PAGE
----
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Giving The 100 Club 100 percent

When first responders need help, Alamo Heights businessman is there


ALAMO HEIGHTS — First responders protect and serve the community, but when they need help, their loved ones can always count on The 100 Club of San Antonio and its president, Richard A. Miller.

Adjacent to Miller’s business in Alamo Heights is the headquarters of The 100 Club, a nonprofit offering financial assistance to families of fallen law enforcement officers, firefighters and emergency medical service personnel.

“It is an honor to serve in this position and witness firsthand the compassion and kindness that makes San Antonio and Bexar County one of the best places to live,”  Miller said.

The Navy veteran’s volunteerism has even led to national recognition. The San Antonio FBI office nominated Miller for the prestigious Director’s Community Leadership Award, which he received in May at FBI Headquarters in Washington, D.C., from Director Christopher A. Wray.

In the end, though, Miller said the real heroes are the men and women behind the badge who are committed to protecting the community.

Miller was introduced to The 100 Club by longtime San Antonio businessman and Pizza Hut franchiser Jack Richmond, who was serving as president in 2007.

Miller was elected president in 2010 and again in 2012. In 2014, he was asked by the board to remain as the top officer in the position. Miller has almost 40 years of business experience, primarily in the investment field.

Miller’s leadership, said chairman and local attorney Matthew Brysacz, has made possible additional programs providing much-needed coping and counseling resources for family members of first responders killed in the line of duty.

Additional services for public safety agencies can include teaching life-saving tactical skills; enhanced first aid training; protecting one’s weapon in altercations; and verbal de-escalation techniques.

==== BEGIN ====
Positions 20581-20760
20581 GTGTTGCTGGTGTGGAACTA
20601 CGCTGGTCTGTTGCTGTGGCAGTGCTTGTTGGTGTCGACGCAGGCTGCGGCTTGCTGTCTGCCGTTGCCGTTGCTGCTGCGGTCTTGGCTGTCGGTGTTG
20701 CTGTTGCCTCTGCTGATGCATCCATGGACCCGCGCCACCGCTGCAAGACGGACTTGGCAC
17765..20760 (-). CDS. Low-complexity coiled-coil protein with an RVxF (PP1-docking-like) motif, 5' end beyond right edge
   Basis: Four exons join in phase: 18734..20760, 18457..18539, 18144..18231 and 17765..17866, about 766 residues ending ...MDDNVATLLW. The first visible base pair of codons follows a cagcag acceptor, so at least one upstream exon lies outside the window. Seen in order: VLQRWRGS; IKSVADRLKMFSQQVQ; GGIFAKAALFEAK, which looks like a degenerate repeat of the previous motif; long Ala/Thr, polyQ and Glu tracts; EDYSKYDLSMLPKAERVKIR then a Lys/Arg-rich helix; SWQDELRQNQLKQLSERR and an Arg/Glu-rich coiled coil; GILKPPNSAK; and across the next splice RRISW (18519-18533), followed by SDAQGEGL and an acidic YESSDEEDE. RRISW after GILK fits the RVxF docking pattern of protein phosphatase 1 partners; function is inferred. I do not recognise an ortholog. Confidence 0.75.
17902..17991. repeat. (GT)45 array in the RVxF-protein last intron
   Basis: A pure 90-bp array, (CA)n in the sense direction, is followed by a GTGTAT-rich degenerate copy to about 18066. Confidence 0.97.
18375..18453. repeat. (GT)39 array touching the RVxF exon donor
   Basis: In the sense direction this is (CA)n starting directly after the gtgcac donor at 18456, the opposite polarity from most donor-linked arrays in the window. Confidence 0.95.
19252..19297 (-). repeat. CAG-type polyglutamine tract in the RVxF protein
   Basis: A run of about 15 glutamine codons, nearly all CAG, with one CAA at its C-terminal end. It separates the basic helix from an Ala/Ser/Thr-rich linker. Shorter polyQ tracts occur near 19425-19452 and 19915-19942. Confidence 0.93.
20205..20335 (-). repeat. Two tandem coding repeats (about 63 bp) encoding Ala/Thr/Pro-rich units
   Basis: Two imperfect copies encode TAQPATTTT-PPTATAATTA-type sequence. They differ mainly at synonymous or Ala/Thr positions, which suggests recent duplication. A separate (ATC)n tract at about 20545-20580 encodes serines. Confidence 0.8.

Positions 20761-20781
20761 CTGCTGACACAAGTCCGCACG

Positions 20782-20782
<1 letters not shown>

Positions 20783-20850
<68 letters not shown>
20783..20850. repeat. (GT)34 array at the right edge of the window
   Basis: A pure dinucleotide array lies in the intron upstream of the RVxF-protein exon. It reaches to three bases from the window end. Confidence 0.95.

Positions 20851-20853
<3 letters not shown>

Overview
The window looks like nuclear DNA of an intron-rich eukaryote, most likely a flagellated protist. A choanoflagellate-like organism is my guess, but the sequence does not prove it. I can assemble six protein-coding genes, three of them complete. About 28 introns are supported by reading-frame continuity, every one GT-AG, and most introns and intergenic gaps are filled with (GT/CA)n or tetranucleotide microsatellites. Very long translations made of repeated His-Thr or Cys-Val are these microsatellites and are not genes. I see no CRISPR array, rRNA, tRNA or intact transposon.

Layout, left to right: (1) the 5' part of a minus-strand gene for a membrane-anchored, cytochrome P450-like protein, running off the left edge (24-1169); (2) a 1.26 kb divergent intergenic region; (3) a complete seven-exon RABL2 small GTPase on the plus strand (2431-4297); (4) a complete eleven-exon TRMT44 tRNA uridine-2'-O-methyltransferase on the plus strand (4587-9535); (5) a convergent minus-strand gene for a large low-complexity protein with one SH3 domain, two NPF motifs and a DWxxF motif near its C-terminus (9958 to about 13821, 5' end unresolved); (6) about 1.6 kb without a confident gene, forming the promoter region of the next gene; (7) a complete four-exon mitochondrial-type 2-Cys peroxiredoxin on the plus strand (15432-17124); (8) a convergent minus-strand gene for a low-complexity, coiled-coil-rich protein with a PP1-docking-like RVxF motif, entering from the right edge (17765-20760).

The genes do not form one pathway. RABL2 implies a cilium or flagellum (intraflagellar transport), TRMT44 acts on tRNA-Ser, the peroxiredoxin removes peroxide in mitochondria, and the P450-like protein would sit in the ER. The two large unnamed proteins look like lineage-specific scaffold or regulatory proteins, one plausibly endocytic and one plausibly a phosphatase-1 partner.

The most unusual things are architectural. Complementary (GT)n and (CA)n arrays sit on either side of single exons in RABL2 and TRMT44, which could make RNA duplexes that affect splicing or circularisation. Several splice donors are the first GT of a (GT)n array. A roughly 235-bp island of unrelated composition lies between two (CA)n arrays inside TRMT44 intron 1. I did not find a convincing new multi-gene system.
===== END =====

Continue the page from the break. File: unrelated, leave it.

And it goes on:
The club mainly operates using contributions and volunteers.

A vehicle displaying a 100 Club decal on its windshield usually means it belongs to someone who has made the donations and extra training possible, said Alamo Heights Fire & EMS Chief Michael Gdovin.

“The 100 Club reinforces that we do not have a thankless job,” Gdovin said. “The decals are a simple reminder that someone is there for first responders on our worst day.”

Alamo Heights Police Chief Richard Pruitt first became aware of The 100 Club in 1985 after fellow officer Lt. John Frisco of the Windcrest Police Department was killed trying to foil a vehicle burglary.

“In the days following his death, the Windcrest Police Department was contacted by representatives of The 100 Club who started the process of building accounts for Lt. Frisco’s four surviving children,” Pruitt said. The checks helped fund their education.

“I remember each time one of them was presented with their individual checks in the years following and what that recognition in honor of their father’s sacrifice meant to them.”

Over time, Pruitt said, The 100 Club has expanded its support to officers and firefighters who have been critically injured during their duties.

“I recognize and appreciate all the hard work and dedication of Richard Miller and the many tireless supporters within the 100 Club organization that make everything possible,” the chief added.

During National Police Week, May 12-18, The 100 Club took part in various ceremonies to recognize the ultimate sacrifice paid by public-safety personnel, including at the San Antonio Police Department Training Academy on the South Side.

The club supports first responders in the 28 municipalities in Bexar County; police employed by school districts and universities; and state and federal law enforcement based in the county.

“That’s why we say thank you to the citizens of San Antonio and Bexar County for making the 100 Club possible,” Miller said.

The club started in San Antonio in 1973, but the national origin dates to 1957 Detroit when auto magnate William Packard sought donations after a law-enforcement officer gave his life in the line of duty.

Packard is said to have penned 100 letters asking friends to donate money to support the officer’s survivors. When another officer died on duty, Packard repeated the gesture, creating The 100 Club.

The 100 Club is “a quiet but well-known organization” across Bexar County and people “are aware of what we do,” Brysacz said, adding folks are quick to offer help, donate or ask about volunteer opportunities.

As for his award from the FBI, Miller said it was an humbling experience to be in the company of so many community leaders from across the country. He credits his success to the work of others.

“To see my name inscribed on the award is certainly motivation to serve in even greater capacities, but I believe it is a better testament to the combined talents of those who I have the honor of working with to enrich our community,” he said. “We live in a special place filled with talented and amazing people. I consider myself blessed to have the opportunity to contribute in the ways that I can.”

To learn more about the group, visit https://www.100clubsa.org/.


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